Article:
Summary: This is a sermon based on the Second General Rule of the Methodist Societies.
(This sermon has text, but are talking points and was expounded when preached).
What if you were the woman Elijah asked for help 1 Kings 17:8-16)?
Ill: In my own life, that when I wasn’t helping, didn’t seem to be many there when I needed help. But when I was a generous and caring person…
The woman of Zarephath’s jar was never empty, there was always meal, and always oil.
Last week, General Rule 1 – “Do no harm and avoid every kind of evil”. The second rule suggests that it is not enough just not to do harm, but that we must “Do good of every possible sort”.
John Wesley said:
Do all the good you can,
By all the means you can,
In all the ways you can,
In all the places you can,
At all the times you can,
To all the people you can,
As long as ever you can.”
I can sum it up in seven words for 2007:
“Do all the good you possibly can!” It is taking the do no harm rule a step further and spreading the generosity of Christ to the world.
Ill: (1) A woman tells a story about her grandson Patrick. He was with his mother who had been going through radiation treatments and they stopped at the store. His mother was in a hurry and didn’t really feel well. But Patrick saw a woman in need.
She was riding around the store in a motorized wheelchair with a small basket on the front. The basket was loaded with groceries and the woman was also piling her lap with groceries. Patrick wanted to help. His mother said “Patrick we don’t have time”.
Patrick decided to help anyways. He went to the front and got a basket and then helped load all the groceries in the basket. He then followed the woman throughout the store. Stayed with her at the checkout and helped push her basket to her car.
“When he got to the car her son who is in his thirties from the look of it was sitting in the front seat playing a video game! Patrick tapped on the window and said, “Hey, buddy, are you gonna help unload these groceries?” The stunned man got out and asked his mother where she found this kid. She told him she didn’t find him–that he had found her. He helped to unload the groceries and put them into the car all the while getting an earful from his mother.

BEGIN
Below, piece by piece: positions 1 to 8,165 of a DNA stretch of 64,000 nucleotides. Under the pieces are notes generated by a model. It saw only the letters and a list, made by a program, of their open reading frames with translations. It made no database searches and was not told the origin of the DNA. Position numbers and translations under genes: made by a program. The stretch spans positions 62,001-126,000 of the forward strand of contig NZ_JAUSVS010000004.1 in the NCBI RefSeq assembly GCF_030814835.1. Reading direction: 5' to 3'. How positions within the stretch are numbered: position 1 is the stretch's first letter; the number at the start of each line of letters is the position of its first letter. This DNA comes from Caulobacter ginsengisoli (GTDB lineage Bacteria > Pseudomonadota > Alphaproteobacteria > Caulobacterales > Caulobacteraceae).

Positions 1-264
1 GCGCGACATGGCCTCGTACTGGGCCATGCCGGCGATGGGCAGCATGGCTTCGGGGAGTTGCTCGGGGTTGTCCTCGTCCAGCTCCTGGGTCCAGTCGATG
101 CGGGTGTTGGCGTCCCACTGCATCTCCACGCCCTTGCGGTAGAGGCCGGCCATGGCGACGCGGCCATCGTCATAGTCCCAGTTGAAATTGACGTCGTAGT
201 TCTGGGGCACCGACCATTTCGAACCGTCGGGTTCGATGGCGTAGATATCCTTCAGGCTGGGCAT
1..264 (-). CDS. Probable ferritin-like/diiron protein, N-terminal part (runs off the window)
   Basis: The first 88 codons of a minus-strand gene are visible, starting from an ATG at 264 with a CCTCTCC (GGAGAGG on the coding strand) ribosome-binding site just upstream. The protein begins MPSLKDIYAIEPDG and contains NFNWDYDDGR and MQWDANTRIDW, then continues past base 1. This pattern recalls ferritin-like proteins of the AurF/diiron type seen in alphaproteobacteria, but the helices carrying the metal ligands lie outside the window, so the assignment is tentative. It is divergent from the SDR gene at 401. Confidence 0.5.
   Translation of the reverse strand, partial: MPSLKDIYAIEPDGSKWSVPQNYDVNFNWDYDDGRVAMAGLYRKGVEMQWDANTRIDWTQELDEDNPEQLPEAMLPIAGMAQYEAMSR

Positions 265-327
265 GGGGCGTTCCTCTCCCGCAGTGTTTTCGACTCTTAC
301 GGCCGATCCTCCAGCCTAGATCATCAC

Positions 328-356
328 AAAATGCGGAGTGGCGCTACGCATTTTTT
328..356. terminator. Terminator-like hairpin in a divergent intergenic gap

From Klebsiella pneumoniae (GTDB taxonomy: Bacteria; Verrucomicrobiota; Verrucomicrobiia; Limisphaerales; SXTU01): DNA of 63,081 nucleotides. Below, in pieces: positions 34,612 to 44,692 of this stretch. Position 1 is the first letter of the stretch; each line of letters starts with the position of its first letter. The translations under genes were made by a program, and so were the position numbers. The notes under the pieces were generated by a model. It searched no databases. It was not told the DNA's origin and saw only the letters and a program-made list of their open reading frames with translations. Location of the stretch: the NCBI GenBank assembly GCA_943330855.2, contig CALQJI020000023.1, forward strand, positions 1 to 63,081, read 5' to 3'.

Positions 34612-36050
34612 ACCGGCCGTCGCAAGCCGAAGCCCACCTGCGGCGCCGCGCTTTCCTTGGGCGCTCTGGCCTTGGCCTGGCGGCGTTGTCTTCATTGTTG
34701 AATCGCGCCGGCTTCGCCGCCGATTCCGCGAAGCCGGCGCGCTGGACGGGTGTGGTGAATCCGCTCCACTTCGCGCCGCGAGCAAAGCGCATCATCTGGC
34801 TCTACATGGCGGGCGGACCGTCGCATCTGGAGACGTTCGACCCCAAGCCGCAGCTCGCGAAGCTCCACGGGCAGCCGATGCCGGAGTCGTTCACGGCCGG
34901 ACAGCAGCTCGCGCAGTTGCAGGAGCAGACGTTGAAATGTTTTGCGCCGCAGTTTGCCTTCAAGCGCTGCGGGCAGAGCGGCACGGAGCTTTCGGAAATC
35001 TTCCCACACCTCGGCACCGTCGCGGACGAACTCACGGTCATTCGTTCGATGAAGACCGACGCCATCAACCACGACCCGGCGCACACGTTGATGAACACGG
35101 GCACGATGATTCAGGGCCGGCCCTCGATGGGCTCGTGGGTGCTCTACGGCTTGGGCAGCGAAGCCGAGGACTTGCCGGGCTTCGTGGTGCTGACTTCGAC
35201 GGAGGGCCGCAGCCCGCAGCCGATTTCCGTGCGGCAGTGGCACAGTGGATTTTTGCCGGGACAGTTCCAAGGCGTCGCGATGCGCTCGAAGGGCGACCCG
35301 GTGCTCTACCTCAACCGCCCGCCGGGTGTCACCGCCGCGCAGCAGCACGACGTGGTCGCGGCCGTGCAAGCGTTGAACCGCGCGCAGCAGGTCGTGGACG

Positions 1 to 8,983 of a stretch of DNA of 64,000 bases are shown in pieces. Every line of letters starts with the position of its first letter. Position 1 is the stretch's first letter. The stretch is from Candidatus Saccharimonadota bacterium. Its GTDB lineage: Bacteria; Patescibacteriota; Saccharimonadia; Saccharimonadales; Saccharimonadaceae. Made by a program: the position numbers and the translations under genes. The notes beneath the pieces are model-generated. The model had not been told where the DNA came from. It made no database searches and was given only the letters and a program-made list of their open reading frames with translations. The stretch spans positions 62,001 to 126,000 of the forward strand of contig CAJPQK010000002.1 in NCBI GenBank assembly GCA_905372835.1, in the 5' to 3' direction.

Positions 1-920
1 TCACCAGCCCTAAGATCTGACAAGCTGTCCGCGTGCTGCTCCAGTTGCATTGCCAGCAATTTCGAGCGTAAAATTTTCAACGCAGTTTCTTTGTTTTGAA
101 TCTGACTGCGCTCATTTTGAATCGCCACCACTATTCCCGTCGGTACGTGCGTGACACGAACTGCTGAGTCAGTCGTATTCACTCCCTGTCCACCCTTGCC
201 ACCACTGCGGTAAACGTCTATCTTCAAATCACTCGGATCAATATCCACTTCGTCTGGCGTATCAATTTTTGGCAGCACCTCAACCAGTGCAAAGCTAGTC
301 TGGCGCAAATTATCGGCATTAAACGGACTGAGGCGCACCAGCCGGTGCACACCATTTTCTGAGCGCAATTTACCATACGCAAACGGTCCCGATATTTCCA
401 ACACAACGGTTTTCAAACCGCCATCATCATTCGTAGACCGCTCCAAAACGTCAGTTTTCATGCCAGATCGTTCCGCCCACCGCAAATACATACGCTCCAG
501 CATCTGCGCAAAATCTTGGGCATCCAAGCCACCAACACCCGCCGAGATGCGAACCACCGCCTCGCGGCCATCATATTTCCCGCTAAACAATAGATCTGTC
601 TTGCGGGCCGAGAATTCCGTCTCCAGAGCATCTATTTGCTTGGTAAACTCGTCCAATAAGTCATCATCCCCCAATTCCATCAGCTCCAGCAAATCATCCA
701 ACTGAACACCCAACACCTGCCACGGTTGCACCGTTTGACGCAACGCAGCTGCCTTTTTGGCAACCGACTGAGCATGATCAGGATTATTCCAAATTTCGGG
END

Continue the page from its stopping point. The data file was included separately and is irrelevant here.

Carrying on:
When Patrick was finished she offered him money for what he did. Patrick refused the money because, as he told her, “We’re supposed to do all the good we can do.” Here is a child who gets his allowance from us because their medical expenses are so high and he is saying, “I don’t want the money because the Lord wants me to do all the good I can do.” We too are called to do all the good we can possibly do. Not just a little good. Not just a few things good. Not just an occasional good for our close circle of friends, but to do all the good we possibly can do.
Ill: In the movie “Pay it Forward” they were supposed to do 1) something that someone couldn’t do for themselves, and then asked 2) instead of paying it back, they were to pay it forward. This set off an unstoppable chain reaction of doing good.
Ill: Back in September of 2002 you might remember a story coming out of San Antonio. There were long lines waiting outside. The Parking lots and side streets were jammed with traffic. You might have though it was the visit of the Pope, or the President, or a major rock concert. Instead I’m talking about the lines for opening day of the Krispy Kreme Donut Shop. Lines out the door, and around the corner. I wish that was a story about a church opening! We have something greater than any donut shop. We have life changing power! The good feeling isn’t from inside the creamy donut, but the good feeling is from knowing that God loves us so much. We have something to share with the world, and so we need to do all the good we can.
I wondered how we might talk about doing good and yet I’ve actually tortured you with talk about donuts. And so as the first act of goodness, I thought about having a dozen donuts for the person who has the red sticker in their hymnal, but instead I’ve decided that “to do all the good I possibly can” I need donuts for everyone.